The U.K. could assist moths that are struggling to migrate north to adapt climate change by identifying areas where habitat restoration may be possible to make their journey easier.
Researchers from the University of Liverpool and Rothamsted Research, Butterfly Conservation, and the University of Reading have combined real data collected by volunteers with computer simulations to help predict the movement of moth species in changing climates.
These predictions showed that farmland and suburban moths were crucial for pollination and food for birds and bats. It helped scientists identify Landscape features, such rugged hills, that seemed slow their movements.
Dr. Jenny Hodgson from the University of Liverpool is the lead author. She stated: “These new computer modeling will help us target habitat restoration at the most effective locations to help species adapt climate change by shifting the ranges across the nation.
Professor Tom Oliver, an ecologist at the University of Reading, was a co-author of this study. He said: “Previous research shows how severe fragmentation of habitats within our U.K. landscapes is preventing species from shifting their ranges in response climate warming. To help species adapt to climate changes, we urgently require habitat restoration.
“Using predictions like these would allow us to create moth motorways that help endangered moth species reach new, better places more quickly in our bid to survive.”
There is concern that the U.K. wildlife may not be able to track climate change because of habitat scarcity or lack thereof. However, there has not been enough data to predict how species will move across landscapes as a result of climate change.
The research was published in the journal today (20 May). Global Change BiologyIt was revealed that moth species found in suburban habitats and farmland were only moving northwards within some British landscapes, placing them at greater risk.
The team discovered that landscapes with hills and varying temperatures act as bottlenecks, slowing down the movement of suburban moths and farmland. This may be due to hills providing a barrier between farmland and suburban moths. Physical barrierto dispersal, or that higher ground areas have fewer nectar sources, hedgerows, and larval food plants.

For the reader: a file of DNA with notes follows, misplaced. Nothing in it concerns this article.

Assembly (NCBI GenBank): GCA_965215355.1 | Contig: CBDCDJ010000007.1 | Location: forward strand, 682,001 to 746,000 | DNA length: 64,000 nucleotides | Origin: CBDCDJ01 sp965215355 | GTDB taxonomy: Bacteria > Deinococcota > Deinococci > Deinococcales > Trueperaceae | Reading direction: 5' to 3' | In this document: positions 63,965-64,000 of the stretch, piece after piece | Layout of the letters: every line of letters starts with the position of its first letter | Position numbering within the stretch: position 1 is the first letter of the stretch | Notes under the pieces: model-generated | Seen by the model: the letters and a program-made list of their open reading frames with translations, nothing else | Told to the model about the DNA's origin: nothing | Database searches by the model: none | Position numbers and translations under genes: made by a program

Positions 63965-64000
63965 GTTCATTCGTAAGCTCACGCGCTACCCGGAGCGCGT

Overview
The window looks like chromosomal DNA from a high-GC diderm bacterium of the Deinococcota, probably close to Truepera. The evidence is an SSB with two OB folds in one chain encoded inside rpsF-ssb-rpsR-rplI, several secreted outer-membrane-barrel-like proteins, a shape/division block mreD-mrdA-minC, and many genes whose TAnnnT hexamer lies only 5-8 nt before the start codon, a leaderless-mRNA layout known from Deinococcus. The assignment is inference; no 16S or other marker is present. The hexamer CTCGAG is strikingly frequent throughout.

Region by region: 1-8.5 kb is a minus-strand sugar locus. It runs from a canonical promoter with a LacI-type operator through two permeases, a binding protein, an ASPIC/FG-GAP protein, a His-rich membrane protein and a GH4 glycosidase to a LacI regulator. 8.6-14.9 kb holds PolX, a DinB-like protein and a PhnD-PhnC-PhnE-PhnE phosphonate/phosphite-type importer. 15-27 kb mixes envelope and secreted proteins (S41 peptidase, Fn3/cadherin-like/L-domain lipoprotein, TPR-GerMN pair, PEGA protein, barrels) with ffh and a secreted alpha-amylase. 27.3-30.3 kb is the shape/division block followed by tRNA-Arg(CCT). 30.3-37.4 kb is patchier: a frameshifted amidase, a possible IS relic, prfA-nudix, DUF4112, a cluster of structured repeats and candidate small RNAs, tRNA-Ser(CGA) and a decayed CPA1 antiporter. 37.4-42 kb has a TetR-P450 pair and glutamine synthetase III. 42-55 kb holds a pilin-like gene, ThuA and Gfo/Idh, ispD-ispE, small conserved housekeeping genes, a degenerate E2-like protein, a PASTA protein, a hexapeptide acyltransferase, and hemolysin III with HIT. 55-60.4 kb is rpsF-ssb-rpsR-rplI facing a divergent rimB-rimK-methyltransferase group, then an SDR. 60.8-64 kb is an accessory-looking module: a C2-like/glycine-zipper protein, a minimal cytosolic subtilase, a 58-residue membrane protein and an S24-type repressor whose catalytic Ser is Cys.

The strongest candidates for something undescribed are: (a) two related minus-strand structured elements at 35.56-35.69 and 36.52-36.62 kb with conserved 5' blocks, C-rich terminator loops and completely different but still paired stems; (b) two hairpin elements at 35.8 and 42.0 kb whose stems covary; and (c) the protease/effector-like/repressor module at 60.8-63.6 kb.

Data on the movement of 54 southerly-distributed mothThe Rothamsted Research Light Trap Network and the National Moth Recording Scheme were used to collect species from 1985 onwards. These data were used to test the results of computer-modeled data.
Rothamsted Research entomologist Dr. Chris Shortall was co-author of the study. He said that “the restricted expansion by farmland moths surprised and shows it is not safe for us to assume that such relatively tolerant organisms face no geographical barriers to their range expansion.” There are ways to adapt farming practices so that species can move more easily through these landscapes.
Dr. Zoë Randle, the Senior Survey’s Officer at Butterfly Conservation and a co-author on the study, said: “The findings from this work have great potential to maximize the impact of conservation action, habitatTree planting and restoration can be achieved by focusing on the right areas for these environmental enhancements. We are currently in a climate and biodiversity crisis. The findings of this research can make a real difference in helping moths and other insects. speciesThese communities are undergoing range expansion as a result of Climate change.”
Jenny A. Hodgson and others, Where and Why are species’ range shifts hindered by unsuitable landscapes Global Change Biology (2022). DOI: 10.1111/gcb.16220
University of Reading
“Moth motorways” could help mitigate climate change impacts (2022, May 20,)
Retrieved on May 20, 2022
This document is subject of copyright. Except for any fair dealing for private study or research, this document is not copyrighted.
Without permission, part may be reproduced. The information is provided only for informational purposes.